Most inspiring women in music
Celebrating International Women’s Day by recognising music's pioneers, radicals and role models
This week we're celebrating International Women’s Day by recognising inspiring female role models across the arts world. Here we look at women in music – who stands out and why they deserve recognition as we approach IWD 2015...
Not only did she have a number two album in her native New Zealand under her belt at the age of 16, she's also unafraid to speak out against issues that affect women her age. She won our hearts after calling out some shady use of Photoshop, tweeting a link to two images of her performing at Lollapalooza, one of which was digitally altered to reduce blemishes. Her comment: 'Flaws are okay'. Strong, body confident, and writer of smashing dream pop – Lorde can stick around.
In an industry that's still primarily lad-centric, Annie Mac holds her ground against some of the biggest DJ names out there. And while other longstanding BBC DJs have fizzled out to take 'new directions', there are no such moves from Mac. Indeed, with Alex Zane leaving for pastures more American, Mac is taking over his Radio 1 evening show, mentoring new DJ names and still leading the way as one of the frontrunners in UK dance.
It's hard to think of a musician as well known as Madonna who has had to dodge as much acrimony. But mega fame comes with mega judgement. From her beginnings when she married sex positivism with her Hispanic and Catholic upbringing, until recent years, where she's dealt with sexism and ageism, she has continued to pave her own way, ignoring detractors in her wake.
Renowned for toying with ideas of identity, Peaches' music blurs the line between male and female with sharp lyrics and aesthetic – on one of her album covers she appears with a full beard. Her flamboyant style and disregard for conformity reflects a desire for both men and women to be allowed to freely shock. Another successful woman who refuses to grow old gracefully: 'I'm going to make ageing cool', she maintains.
Widely regarded as a politically and socially active musician, Chapman's music is renowned for getting to the nitty gritty of society's injustice. Her two best-known songs 'Talkin' Bout a Revolution' and 'Fast Car' tackle poverty and inequality in plain terms. As well as weaving important themes into her music, Chapman has performed in honour of Amnesty International, South Africa's Anti-Apartheid Movement, AIDSLifeCycle and Make Poverty History.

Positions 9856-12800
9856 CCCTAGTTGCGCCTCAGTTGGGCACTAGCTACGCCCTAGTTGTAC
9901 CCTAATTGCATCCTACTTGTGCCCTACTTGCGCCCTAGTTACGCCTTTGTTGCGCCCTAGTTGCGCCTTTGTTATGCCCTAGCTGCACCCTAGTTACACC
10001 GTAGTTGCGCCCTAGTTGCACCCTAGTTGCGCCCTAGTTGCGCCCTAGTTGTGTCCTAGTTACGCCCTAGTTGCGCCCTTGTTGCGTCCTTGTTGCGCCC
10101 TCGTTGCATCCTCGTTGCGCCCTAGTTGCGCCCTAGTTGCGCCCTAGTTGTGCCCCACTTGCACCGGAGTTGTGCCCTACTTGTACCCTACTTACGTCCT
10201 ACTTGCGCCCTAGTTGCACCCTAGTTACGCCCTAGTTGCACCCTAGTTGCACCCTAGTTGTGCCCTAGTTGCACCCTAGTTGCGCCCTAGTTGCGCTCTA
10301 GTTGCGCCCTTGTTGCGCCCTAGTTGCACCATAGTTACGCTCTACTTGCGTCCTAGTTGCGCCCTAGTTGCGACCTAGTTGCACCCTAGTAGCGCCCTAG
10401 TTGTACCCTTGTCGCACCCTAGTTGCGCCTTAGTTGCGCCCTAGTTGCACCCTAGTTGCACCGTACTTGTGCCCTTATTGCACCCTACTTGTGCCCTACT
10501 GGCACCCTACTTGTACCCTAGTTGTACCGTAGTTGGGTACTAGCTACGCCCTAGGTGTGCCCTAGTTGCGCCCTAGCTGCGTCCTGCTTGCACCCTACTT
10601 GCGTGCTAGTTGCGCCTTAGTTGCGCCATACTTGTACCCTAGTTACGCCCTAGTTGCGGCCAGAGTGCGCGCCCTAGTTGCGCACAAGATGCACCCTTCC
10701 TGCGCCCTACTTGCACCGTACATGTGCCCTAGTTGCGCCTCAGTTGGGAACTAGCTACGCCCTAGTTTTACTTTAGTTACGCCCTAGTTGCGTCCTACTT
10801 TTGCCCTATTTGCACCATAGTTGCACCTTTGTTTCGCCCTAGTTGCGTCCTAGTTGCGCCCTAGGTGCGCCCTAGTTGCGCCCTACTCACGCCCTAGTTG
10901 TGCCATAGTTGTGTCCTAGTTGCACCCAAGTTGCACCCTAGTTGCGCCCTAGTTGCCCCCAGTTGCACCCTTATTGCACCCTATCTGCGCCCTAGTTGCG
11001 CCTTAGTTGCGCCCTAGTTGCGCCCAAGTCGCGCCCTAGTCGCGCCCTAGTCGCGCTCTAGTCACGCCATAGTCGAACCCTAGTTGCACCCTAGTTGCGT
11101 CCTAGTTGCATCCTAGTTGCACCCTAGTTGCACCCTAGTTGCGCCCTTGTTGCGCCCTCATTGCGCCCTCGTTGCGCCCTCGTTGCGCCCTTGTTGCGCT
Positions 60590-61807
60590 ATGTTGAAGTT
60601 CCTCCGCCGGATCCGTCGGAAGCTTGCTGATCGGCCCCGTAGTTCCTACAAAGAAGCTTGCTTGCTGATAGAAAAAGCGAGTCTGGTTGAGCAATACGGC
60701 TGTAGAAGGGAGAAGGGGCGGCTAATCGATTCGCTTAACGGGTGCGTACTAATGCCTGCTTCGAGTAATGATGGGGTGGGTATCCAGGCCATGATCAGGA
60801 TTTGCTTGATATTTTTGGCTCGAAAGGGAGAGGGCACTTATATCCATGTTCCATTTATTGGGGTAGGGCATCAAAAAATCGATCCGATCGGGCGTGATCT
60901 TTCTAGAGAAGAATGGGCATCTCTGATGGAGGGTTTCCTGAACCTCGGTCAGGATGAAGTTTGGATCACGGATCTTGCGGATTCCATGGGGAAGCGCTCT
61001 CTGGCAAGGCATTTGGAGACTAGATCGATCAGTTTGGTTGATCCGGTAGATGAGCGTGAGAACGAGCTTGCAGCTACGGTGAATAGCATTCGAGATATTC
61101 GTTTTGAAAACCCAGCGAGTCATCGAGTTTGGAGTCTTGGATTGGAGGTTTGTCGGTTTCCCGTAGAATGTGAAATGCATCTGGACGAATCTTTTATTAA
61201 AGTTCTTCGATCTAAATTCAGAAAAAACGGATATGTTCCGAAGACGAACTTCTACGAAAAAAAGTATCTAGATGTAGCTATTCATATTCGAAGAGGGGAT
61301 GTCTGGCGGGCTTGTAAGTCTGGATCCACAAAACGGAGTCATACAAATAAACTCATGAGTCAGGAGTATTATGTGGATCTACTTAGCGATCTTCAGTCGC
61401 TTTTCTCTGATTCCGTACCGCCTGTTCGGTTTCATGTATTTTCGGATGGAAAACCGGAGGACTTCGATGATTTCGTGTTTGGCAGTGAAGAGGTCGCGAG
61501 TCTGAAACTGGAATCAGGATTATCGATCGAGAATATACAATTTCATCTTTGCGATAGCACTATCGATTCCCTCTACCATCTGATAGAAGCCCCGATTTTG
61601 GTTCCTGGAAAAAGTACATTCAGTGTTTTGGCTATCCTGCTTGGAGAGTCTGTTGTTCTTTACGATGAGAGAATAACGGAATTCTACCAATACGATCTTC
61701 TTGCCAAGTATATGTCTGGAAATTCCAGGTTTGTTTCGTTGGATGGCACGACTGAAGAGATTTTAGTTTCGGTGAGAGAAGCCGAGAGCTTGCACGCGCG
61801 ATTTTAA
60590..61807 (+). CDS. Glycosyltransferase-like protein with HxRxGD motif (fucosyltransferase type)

Pussy Riot fought their way into public conscience in 2012 after staging a performance in a church in Moscow in protest of Orthodox church leaders' support for Putin. Three members were arrested for 'hooliganism promoted by religious hatred', which sparked global outrage and support from human rights groups and performers. Not swayed/perturbed by this, the group continue to stand up for their beliefs, still no mean fight in Russia, and fight policies that discriminate against women.
An important part of the riot grrrl movement, Sleater-Kinney make no bones about their feminist stylings and left-leaning beliefs. Meshing harsh, punk aesthetics with personal topics – gender roles, war and consumerism – they easily nicked rock music from the laurels of men – at their peak they were described as 'America's best rock band' by Time Magazine, while Rolling Stone gushed: 'America's best punk band. EVER.'
Of Eurythmics – and solo – success, Lennox is a strong figure in pop music, charity ambassador and gay icon simultaneously. Early in her career, she embraced androgyny, helping to shape the fluid gender landscape of the 1980s. As well as an active AIDS awareness campaigner, Lennox also backs Greenpeace and Amnesty International, donating all the profits from Eurythmics' 1999 tour to the two charities.
Originally a peddler of harmless country pop, Swift has found herself an easy target for criticism, thanks to her supposed promiscuous personal life and songs about relationships – doomed or otherwise. However, Swift's strength shines in her ability to rise above negativity and develop a sense of humour. About 'Shake it Off', Swift said she wanted to 'take back the narrative', turning a blind eye to haters and continuing to do T-Swiz in the way only she can.
Not only a groundbreaking hip hop artist, MIA is wildly political in her lyrics and stage presence. What set her apart from other artists at her debut were her lyrics, which touch on politics, sexual stereotypes, poverty and class. These themes run throughout her whole oeuvre, from cover album to clothing range, successfully creating danceable, intriguing pieces of work which speak of something much more.